General Elections are supposed to be won or lost because the economy has performed well or badly (hence the “it’s the economy, stupid” remark, often wrongly attributed to former US President Clinton).
However, the recent General Election result in New Zealand seems to have defied that notion. Compared to many other advanced economies, the New Zealand economy performed reasonably well under the three-term National administration, and National won a greater share of the vote than Labour, but the results revealed that there was considerable unease about a lack of progress in improving the wellbeing of many New Zealanders.
Few voters will actually have made the connection, but ongoing poor productivity growth is likely to have been at least part of the problem.
To quote the Productivity Commission https://www.productivity.govt.nz/about-us/why-is-productivity-important: “Productivity is about how well people combine resources to produce goods and services. For countries, it is about creating more from available resources – such as raw materials, labour, skills, capital equipment, land, intellectual property, managerial capability and financial capital.
Productivity matters because, generally speaking, the higher the productivity of a country, the higher the living standards that it can afford and the more options it has to choose from to improve wellbeing. Wellbeing can be increased by things like quality healthcare and education; excellent roads and other infrastructure; safer communities; stronger support for people who need it; and improved environmental standards.”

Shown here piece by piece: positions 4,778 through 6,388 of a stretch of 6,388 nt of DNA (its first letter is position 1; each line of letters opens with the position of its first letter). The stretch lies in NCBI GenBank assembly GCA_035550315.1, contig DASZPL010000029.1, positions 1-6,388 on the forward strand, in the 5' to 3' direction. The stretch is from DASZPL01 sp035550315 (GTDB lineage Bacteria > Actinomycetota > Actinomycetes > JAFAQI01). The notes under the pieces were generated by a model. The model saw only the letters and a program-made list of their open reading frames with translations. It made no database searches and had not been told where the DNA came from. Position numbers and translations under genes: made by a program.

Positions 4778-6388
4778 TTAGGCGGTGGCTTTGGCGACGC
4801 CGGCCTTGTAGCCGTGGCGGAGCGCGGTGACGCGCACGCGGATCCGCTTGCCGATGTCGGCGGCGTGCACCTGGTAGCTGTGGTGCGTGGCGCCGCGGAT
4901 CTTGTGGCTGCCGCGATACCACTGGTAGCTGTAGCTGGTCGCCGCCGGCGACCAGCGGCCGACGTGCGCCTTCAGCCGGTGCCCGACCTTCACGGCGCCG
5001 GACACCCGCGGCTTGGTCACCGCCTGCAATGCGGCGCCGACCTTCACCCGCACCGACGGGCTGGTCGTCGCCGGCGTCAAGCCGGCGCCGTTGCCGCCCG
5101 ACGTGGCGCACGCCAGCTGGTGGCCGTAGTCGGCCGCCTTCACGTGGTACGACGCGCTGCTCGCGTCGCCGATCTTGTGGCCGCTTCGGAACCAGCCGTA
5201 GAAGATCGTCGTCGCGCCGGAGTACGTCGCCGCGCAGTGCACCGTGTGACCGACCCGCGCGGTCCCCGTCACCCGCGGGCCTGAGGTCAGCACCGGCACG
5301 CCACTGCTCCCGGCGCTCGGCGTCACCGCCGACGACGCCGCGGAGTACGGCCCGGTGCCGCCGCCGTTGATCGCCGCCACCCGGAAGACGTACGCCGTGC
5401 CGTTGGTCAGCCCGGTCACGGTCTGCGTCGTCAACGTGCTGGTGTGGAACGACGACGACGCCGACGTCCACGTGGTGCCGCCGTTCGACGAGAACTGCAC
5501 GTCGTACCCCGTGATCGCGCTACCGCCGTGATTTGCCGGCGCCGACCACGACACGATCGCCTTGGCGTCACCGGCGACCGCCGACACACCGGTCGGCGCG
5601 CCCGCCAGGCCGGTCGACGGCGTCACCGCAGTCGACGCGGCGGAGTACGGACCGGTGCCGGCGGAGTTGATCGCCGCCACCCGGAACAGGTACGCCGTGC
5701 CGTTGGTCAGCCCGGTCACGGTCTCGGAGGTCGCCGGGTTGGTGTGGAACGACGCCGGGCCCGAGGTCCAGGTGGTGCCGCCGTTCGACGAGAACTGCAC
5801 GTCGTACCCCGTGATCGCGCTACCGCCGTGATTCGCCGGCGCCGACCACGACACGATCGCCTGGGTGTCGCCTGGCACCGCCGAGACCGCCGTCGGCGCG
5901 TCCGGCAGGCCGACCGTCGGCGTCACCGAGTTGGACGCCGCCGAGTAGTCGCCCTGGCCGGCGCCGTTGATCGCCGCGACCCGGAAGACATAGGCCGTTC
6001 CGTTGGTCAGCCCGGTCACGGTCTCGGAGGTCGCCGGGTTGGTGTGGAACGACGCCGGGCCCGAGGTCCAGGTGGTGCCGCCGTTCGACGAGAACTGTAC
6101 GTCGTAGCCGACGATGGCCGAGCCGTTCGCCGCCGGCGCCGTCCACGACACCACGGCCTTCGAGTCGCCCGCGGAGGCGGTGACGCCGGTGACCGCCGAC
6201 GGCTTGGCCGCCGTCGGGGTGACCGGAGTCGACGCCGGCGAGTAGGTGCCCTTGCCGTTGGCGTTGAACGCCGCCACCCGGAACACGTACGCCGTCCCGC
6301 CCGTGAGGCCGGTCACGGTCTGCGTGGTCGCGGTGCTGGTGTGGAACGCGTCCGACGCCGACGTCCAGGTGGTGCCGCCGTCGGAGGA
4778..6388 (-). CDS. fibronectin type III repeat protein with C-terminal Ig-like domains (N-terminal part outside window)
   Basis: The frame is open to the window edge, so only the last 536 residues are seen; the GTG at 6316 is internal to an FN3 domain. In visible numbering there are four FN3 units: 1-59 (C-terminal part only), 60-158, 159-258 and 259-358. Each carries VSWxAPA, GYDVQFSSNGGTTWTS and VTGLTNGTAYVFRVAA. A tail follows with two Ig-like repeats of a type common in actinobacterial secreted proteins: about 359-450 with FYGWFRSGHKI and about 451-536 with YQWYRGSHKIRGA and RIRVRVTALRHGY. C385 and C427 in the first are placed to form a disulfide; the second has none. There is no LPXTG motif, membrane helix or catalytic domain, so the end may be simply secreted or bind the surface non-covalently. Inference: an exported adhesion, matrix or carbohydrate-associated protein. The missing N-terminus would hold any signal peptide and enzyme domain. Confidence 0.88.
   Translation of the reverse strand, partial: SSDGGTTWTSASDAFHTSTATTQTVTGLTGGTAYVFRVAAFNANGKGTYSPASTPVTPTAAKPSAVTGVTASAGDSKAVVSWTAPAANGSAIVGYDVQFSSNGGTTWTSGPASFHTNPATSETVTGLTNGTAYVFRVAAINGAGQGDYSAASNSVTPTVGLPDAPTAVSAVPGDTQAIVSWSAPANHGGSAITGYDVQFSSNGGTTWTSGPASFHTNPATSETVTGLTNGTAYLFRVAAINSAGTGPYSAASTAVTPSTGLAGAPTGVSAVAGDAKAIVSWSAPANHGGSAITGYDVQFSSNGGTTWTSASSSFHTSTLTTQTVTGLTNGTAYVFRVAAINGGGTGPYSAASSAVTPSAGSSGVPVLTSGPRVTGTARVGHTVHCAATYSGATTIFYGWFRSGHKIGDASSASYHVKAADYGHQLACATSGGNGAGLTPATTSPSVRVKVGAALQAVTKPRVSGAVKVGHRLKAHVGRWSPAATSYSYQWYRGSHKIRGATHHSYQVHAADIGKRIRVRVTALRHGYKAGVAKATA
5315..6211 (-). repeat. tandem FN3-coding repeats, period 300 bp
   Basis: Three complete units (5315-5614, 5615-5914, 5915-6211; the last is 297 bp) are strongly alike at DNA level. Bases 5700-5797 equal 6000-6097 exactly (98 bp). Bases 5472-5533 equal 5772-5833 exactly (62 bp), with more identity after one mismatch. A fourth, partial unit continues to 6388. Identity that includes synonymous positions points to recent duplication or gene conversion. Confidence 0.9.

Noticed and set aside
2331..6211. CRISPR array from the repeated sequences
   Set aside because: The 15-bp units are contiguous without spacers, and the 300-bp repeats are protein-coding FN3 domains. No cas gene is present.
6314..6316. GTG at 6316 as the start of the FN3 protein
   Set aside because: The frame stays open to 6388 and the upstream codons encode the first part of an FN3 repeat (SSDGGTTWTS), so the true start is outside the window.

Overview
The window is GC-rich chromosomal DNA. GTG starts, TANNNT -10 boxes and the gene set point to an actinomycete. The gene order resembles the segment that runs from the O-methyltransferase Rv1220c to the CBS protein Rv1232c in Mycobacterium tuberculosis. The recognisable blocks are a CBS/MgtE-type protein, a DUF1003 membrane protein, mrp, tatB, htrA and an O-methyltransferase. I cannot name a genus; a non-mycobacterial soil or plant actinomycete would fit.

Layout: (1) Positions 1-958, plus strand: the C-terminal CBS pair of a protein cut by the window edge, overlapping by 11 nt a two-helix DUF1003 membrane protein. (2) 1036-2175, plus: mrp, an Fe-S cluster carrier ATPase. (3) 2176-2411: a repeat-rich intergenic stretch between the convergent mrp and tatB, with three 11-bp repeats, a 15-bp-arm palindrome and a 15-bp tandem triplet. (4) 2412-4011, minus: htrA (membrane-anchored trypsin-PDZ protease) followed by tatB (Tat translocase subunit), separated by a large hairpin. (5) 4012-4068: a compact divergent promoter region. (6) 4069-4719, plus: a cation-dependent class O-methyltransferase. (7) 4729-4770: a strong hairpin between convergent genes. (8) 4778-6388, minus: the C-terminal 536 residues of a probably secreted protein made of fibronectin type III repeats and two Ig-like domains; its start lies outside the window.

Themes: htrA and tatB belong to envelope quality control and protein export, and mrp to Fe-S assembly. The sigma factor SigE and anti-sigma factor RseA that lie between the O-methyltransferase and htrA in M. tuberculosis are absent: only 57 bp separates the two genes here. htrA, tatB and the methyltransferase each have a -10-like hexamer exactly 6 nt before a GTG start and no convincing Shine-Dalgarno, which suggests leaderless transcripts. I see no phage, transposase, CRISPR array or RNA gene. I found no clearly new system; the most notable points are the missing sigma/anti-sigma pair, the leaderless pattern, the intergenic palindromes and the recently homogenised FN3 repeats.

As measured by employment growth relative to GDP growth, productivity in New Zealand has grown only very slowly in the past 10 years. And, following the Productivity Commission’s reasoning, this has meant that there has been little scope to increase the wellbeing of the populace.
Productivity growth can be measured in simple terms by comparing growth in GDP with growth in employment. The greater the margin by which the GDP growth rate exceeds the employment growth rate, the greater will be the growth in productivity.
However, the table below indicates that recent productivity growth has been, at best, sluggish.
When compared to the GDP growth rate, the Household Labour Force Survey (HLFS) implies that productivity has actually fallen during the last five years. The Quarterly Employment Survey (QES) implies some productivity growth, but it has hardly been impressive.
The picture is slightly better over the last 10 years, but not by much. During that period, GDP growth was slightly faster than employment growth, measured by both the HLFS and the QES.
Having said all this, it should be noted that there are more sophisticated ways of measuring productivity growth, and there have been problems recently with the HLFS measure of employment growth. But neither of these detract from the underlying message that productivity growth needs to improve, if improvements in the wellbeing of New Zealanders are to be affordable.
The new government has made it clear that it wants to achieve improvements in wellbeing, but time will tell if the coalition partners can do this while honouring their commitment to sound fiscal management.